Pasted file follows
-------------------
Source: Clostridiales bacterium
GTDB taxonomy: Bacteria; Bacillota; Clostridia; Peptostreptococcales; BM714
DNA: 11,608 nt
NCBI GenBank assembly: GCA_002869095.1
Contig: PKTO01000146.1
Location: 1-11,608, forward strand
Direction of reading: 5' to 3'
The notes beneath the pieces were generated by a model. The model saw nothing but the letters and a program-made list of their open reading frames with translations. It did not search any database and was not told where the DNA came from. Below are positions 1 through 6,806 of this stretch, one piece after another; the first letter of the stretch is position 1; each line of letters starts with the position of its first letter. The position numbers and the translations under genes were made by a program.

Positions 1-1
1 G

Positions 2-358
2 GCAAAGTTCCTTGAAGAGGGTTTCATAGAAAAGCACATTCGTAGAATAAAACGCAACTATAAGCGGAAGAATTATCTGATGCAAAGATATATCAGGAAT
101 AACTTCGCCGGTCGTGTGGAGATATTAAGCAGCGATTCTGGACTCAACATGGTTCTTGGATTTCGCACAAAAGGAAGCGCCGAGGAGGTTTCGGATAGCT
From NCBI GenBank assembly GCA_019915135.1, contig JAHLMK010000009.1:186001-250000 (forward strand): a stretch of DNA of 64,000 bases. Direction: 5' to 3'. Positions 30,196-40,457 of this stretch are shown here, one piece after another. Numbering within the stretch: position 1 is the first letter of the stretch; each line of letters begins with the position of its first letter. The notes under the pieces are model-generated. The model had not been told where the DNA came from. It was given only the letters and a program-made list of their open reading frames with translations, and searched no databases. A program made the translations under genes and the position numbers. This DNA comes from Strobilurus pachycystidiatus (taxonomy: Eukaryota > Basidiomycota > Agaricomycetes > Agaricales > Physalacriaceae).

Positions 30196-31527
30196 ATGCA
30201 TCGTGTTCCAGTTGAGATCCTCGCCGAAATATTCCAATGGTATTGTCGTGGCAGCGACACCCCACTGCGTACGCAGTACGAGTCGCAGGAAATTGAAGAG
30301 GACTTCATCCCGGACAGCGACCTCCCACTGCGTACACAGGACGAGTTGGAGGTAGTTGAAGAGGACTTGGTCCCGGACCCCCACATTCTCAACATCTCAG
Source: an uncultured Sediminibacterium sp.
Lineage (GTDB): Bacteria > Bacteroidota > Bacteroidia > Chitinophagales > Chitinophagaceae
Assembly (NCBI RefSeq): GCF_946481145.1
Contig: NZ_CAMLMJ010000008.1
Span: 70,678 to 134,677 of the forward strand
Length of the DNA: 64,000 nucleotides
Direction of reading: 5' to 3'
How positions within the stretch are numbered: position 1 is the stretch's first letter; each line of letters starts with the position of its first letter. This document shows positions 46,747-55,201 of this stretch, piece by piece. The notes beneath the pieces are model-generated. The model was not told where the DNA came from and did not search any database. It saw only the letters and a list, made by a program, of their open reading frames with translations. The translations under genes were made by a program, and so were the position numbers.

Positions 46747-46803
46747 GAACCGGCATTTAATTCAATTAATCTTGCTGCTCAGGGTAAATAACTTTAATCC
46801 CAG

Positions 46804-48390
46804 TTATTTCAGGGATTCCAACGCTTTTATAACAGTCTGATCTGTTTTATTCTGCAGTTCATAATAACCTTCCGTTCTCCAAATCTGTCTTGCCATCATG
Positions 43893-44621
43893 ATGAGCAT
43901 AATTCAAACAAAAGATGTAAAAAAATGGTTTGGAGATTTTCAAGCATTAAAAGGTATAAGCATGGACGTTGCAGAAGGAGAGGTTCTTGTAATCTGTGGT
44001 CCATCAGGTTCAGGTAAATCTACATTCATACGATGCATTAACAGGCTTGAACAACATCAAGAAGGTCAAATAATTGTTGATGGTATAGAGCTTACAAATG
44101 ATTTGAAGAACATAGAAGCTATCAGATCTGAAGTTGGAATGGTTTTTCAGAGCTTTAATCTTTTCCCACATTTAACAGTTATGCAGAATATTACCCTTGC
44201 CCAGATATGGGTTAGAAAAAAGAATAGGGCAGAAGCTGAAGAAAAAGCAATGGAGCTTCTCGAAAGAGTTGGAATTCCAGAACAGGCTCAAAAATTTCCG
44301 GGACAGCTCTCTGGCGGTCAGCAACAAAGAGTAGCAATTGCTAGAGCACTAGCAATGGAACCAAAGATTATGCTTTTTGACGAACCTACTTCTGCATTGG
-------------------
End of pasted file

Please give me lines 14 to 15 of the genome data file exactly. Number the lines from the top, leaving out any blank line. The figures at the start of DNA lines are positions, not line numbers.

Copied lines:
From NCBI GenBank assembly GCA_019915135.1, contig JAHLMK010000009.1:186001-250000 (forward strand): a stretch of DNA of 64,000 bases. Direction: 5' to 3'. Positions 30,196-40,457 of this stretch are shown here, one piece after another. Numbering within the stretch: position 1 is the first letter of the stretch; each line of letters begins with the position of its first letter. The notes under the pieces are model-generated. The model had not been told where the DNA came from. It was given only the letters and a program-made list of their open reading frames with translations, and searched no databases. A program made the translations under genes and the position numbers. This DNA comes from Strobilurus pachycystidiatus (taxonomy: Eukaryota > Basidiomycota > Agaricomycetes > Agaricales > Physalacriaceae).

Positions 30196-31527